Friday, September 7, 2007

Hypocrisy and Just Plain Human

In addition to giving us good laugh, part of which I shared in my previous post, Mark Steyn, in "A Measure of Hypocrisy" (New York Sun, Sept. 4, 2007), also makes a serious point about the principled life. "A measure of hypocrisy is necessary to a functioning society." He does not quite identify why it is necessary, but I would agree that it is at least inevitable, being a function of our human, all too human, condition even under the best circumstances...indeed, I would say precisely under the best circumstances.

There are those on the left who would recognize no standards when it comes to this sort of personal behavior. "The left gives the impression that a Republican Senator caught in a whorehouse ought immediately to say, 'You're right. I should have supported earmarks for hookers in the 2005 appropriations bill.'" They forget (or suppress the fact for political expediency) that there is always a gap between principle and practice -- in a nation, in a political party, and in each one of us. "Your inability to live up to your own standards does not, in and of itself, nullify them." Anyone with with even marginally serious moral standards who isn't simply self-righteous can see this.

It is the nature of principles that they are never fully realizable because it is the nature of human beings, fallen as we are, to miss the mark which they establish, even by a soul crushing distance. But that does not necessarily either discredit our principles or identify us as hypocrites (and here I depart from Mr. Steyn). Samuel Huntington once described what he called the American IvI gap -- American ideals versus American institutions, or the distance that always exists, to some degree or another, between the principles we hold as a nation and our faithful practice of them. Huntington sums it up: "Critics say that America is a lie because its reality falls so far short of its ideals. They are wrong. America is not a lie; it is a disappointment. But it can be a disappointment only because it is also a hope."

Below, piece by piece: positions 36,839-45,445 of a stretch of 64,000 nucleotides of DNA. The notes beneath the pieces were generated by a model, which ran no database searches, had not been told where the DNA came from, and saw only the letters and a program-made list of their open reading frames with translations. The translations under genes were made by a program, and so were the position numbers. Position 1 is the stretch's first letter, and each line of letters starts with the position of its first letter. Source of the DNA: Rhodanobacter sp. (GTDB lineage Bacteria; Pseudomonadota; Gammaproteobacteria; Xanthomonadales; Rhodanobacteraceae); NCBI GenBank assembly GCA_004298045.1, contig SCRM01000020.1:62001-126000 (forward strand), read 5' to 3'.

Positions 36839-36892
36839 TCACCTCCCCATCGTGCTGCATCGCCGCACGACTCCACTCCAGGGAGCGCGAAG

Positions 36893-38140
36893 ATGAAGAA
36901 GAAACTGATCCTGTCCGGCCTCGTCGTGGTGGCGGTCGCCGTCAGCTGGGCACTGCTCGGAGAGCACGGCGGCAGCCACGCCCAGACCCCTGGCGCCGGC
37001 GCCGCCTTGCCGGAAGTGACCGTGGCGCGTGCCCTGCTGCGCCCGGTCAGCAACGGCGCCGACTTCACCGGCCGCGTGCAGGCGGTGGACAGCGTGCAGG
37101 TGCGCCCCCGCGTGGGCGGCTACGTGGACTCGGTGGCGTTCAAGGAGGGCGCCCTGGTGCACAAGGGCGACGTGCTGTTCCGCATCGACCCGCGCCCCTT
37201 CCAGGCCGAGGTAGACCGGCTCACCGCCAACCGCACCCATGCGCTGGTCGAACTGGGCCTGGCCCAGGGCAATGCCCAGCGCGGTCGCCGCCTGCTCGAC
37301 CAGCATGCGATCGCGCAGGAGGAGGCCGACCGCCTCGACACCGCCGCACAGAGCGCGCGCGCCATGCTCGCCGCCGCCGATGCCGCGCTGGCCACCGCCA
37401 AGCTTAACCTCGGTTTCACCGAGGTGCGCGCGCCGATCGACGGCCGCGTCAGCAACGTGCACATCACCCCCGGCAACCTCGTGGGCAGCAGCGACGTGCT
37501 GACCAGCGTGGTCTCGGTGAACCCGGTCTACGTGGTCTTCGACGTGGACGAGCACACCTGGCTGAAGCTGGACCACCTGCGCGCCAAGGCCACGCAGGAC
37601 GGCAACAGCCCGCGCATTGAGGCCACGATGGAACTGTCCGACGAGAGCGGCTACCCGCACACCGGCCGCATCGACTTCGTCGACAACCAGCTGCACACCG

Cynics like to seize upon these human failings to deny the validity of any such principles. Flags of our Fathers, a particularly cynical film, is an example of such debunking on a political level. It presents the Battle of Iwo Jima, the flag raising, the use of the memorable photo to promote war bonds, and various falsehoods and tragedies that underlay and surrounded the event. "There are no heroes" is the explicit moral of the story. Assuming the accuracy of everything the film reports, the film's conclusion does not necessarily follow. The world is not ideal. We know this. But that does not mean that there are not true ideals.

The particular circumstances of Senator Larry Craig's arrest in a Minneapolis airport restroom -- the tapping foot, the baggage against the door -- seem inconclusive on their own as evidence of guilt. But judging by his "sad and pathetic" post-arrest interview as well as other reported incidents, Craig certainly appears to be guilty, though I have learned to reserve judgment even in seemingly obvious cases. Life is complicated. Nonetheless, Steyn is likely correct in saying that "he should disappear from public life as swiftly as possible and embrace full time the anonymity he cherishes in his sexual encounters."

As to how sincerely Larry Craig has held his moral principles in the course of his double life, I cannot say. I don't know what's lurking in the dark subterranean passageways of his soul. But I do know that many of the principles that he advocated are true, regardless of his or anyone's inability to honor them. Is this record of failure evidence that the standards which these principles set are inhumanly high? No. The problem is not the principles, but the humanity. The solution is not in defining evil away by removing the principles. The solution is partly political and ultimately spiritual: a political system such as the Founders gave us that takes into account both the nobility and the frailty of those involved, and, on a personal level, a divine administration of grace, "the Lamb of God who takes away the sin of the world."

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